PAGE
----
Born in Newark, New Jersey in 1948, Andy McCloud III grew up in nearby East Orange. The first song he ever learned, “Moody’s Mood for Love;” he was all of four years old. At seven he picked up the clarinet; by junior high he’d switched to baritone sax. When he entered high school, he started singing with a doo-wop group. They needed a backup band, but the bass player wasn’t cutting it. So Andy, who’d been fooling with his uncle’s bass, stepped into the breach. He made such rapid progress that his uncle gave him the bass when he turned 16. Listening a lot to Art Blakey and Horace Silver, he and some high school pals formed a jazz quartet, the Cosmopolitans. They started picking up gigs and winning competitions, then grew to an octet using Andy’s first arrangements.
In college in Minnesota, Andy formed another band. Minnesota back then was a little short on jazz gigs, so Andy played a lot of polkas for three years.
On Andy’s return to New Jersey for graduate work at Rutgers, one of the Cosmopolitans hooked him up with Ocho, one of the best salsa bands across the river from New York. Andy wrote his first tunes for Ocho and played with them for three years, until he left for New York. In New York, he joined the burgeoning loft scene and got serious about a career in jazz. He worked with loft scene stalwarts like Bobby Battle, Carter Jefferson, Greg Bandy and Donald Smith. Jimmy Garrison became Andy’s mentor and he continued his studies with the Jazzmobile crowd, playing with Lee Morgan, Curtis Fuller, Jimmy Heath and Sonny Redd.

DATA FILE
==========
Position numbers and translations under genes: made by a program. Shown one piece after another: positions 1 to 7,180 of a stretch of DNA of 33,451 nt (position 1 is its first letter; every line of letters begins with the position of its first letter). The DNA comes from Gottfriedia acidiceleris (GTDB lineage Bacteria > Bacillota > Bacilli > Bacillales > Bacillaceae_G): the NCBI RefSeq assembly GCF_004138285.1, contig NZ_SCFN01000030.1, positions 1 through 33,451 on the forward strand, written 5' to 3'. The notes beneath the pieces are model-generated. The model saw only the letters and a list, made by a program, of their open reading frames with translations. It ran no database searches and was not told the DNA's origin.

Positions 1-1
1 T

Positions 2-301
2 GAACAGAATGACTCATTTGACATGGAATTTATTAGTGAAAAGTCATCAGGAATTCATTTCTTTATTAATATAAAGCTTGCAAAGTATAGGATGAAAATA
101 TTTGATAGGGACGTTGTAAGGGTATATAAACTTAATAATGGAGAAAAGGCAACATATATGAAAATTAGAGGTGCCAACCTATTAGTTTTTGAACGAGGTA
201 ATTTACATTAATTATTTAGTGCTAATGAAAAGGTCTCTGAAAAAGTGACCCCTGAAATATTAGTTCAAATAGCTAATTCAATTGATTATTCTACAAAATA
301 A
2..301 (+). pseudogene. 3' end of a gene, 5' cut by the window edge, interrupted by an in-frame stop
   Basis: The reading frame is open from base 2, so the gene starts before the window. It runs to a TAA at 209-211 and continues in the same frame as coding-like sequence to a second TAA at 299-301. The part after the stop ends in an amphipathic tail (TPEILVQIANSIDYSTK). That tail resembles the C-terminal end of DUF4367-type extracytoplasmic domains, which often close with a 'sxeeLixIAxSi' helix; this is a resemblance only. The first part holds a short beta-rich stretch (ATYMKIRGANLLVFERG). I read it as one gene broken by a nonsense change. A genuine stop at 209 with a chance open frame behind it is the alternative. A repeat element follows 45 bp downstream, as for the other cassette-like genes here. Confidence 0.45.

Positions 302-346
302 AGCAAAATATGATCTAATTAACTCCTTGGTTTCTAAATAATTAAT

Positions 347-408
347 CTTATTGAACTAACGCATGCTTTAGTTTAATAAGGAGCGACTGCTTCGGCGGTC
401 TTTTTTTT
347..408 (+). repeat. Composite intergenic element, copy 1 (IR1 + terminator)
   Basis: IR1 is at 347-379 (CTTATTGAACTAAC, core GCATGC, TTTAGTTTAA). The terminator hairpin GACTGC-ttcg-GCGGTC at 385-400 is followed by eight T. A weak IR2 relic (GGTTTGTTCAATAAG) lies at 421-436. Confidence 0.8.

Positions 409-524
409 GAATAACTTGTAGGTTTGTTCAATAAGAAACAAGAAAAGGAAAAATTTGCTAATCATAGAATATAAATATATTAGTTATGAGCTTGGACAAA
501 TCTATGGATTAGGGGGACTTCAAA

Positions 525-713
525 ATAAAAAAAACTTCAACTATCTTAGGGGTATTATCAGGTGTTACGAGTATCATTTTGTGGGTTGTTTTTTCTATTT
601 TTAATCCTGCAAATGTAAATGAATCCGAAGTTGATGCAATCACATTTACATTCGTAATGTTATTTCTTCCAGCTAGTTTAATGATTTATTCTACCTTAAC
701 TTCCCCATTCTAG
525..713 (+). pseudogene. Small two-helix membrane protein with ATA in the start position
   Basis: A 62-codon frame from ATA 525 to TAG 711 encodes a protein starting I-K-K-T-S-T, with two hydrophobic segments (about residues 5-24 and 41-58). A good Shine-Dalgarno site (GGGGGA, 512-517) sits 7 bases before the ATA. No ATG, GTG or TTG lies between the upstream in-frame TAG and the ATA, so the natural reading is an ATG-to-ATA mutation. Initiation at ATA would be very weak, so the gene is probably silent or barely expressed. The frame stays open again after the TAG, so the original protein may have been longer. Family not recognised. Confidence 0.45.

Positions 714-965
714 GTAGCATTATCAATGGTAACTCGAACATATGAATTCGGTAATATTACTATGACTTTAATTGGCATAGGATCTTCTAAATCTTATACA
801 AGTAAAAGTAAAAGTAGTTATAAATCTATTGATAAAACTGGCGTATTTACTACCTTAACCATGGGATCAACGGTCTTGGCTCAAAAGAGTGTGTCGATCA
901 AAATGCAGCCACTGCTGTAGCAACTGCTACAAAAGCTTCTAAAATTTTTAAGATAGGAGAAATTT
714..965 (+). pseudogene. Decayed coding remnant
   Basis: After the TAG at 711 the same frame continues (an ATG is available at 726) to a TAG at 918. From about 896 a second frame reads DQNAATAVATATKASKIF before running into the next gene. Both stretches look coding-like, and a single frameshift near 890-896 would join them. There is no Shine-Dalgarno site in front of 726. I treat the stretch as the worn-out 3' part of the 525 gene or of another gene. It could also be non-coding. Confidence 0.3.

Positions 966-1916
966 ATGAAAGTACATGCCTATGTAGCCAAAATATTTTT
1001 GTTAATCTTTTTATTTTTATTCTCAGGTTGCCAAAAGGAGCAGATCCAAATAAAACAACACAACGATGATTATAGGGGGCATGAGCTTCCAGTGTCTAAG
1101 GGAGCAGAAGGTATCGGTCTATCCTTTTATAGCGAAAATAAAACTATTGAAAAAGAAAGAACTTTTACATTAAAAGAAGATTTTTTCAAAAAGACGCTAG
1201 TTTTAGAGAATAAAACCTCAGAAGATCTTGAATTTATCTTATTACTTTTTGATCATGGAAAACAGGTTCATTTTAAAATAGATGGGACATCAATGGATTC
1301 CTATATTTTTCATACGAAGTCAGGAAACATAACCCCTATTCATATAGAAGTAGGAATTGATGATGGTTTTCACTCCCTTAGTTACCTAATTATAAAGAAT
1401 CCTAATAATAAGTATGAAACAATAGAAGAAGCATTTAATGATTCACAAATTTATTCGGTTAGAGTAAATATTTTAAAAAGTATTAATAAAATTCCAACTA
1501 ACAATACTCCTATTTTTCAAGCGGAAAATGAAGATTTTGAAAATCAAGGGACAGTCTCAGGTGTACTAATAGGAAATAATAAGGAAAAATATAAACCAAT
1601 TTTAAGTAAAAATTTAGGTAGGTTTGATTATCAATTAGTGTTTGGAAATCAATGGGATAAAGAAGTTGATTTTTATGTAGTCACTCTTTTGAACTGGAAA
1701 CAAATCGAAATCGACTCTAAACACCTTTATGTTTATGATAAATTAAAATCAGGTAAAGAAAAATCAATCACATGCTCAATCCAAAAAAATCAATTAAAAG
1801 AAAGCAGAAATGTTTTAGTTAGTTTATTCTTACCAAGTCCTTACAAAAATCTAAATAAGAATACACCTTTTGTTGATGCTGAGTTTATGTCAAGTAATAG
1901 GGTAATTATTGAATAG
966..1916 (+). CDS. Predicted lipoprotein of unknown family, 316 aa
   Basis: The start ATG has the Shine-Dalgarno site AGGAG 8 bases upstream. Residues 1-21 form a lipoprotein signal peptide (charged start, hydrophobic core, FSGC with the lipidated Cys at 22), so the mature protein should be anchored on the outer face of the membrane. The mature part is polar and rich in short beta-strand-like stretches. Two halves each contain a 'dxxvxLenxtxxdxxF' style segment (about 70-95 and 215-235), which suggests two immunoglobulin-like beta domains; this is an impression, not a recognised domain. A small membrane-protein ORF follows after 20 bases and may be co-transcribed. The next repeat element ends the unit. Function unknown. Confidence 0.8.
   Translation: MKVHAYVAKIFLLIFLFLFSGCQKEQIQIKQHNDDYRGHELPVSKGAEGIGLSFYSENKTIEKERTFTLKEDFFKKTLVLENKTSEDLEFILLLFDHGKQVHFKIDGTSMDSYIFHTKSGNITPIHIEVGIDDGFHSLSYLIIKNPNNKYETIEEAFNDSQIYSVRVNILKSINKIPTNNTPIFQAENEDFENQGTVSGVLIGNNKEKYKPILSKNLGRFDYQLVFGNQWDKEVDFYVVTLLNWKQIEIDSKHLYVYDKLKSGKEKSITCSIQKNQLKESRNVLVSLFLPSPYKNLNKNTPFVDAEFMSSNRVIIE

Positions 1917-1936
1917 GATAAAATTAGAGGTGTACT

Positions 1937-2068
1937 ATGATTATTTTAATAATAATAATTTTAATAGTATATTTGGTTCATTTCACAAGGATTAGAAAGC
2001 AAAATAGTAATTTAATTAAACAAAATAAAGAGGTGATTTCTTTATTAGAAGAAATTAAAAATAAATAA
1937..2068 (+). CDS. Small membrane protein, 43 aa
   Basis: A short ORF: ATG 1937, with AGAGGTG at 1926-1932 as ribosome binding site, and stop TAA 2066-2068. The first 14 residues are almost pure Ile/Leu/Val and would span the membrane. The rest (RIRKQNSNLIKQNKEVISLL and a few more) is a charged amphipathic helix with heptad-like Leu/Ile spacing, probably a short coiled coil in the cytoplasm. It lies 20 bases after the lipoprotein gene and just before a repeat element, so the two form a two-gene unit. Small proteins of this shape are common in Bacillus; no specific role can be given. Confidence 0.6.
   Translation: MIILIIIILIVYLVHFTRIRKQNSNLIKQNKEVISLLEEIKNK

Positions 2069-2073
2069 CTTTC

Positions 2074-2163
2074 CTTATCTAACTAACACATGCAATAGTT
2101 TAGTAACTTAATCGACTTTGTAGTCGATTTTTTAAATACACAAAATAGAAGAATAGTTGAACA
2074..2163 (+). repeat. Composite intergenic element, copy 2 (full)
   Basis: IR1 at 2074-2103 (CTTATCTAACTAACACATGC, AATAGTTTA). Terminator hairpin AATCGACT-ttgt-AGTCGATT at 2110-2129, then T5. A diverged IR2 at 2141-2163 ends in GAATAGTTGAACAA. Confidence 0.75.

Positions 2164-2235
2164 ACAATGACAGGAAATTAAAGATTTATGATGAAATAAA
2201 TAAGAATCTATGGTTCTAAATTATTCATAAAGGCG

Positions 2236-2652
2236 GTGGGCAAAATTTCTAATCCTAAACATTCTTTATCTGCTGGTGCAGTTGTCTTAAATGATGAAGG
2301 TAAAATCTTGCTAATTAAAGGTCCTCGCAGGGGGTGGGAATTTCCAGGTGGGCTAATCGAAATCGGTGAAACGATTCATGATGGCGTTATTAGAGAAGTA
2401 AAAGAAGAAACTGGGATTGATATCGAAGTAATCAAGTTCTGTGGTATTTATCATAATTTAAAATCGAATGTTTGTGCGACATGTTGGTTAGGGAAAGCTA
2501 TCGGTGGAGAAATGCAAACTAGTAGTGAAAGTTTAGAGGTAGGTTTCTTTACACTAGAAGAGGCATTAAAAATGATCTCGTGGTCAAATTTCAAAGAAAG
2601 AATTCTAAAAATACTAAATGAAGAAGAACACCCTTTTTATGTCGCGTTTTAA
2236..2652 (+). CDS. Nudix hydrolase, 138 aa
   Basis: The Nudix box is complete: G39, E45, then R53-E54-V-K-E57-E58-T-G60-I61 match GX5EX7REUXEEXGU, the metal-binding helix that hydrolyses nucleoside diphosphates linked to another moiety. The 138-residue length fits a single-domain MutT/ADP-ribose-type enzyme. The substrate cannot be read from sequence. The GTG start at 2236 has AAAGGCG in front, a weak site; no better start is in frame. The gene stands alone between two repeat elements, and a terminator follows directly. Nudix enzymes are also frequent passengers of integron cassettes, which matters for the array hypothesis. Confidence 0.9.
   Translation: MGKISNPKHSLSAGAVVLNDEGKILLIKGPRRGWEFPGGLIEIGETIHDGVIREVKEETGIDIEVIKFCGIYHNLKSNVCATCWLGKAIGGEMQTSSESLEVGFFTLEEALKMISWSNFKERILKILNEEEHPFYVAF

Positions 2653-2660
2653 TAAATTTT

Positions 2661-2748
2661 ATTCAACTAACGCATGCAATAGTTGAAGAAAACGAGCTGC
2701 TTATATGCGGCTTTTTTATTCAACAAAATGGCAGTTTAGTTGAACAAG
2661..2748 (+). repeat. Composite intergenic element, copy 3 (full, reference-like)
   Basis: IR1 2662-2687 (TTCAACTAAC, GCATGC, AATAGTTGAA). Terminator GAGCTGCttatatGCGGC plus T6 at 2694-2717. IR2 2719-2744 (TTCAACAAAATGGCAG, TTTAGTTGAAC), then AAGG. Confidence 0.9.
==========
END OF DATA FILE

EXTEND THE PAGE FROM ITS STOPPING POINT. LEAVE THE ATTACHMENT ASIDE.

Hanging out at Ali’s Alley, Frank Foster liked his playing so much he took him into his band, the Loud Minority, for the next couple of years. At the same time he was playing with Pharaoh Sanders, Hannibal and Sonny Fortune—and, notably, with Mary Lou Williams who proved to be a great teacher. In 1977 Frank recommended Andy to Elvin Jones; they hit it off so well that Andy played with Elvin for five years, making eight records with him.
In the early ‘80s, Andy started picking up gigs with Clifford Jordan, Arthur Blythe and Don Pullen (who became his mentor in the avant garde). Since then, Andy has freelanced with people like McCoy Tyner and Dizzy Gillespie. He put in three years with Jon Hendricks and then nine years (up through 1998) with Hilton Ruiz. Andy’s also toured with shows like Black and Blue and Dinah. He’s played on 44 records and CDs.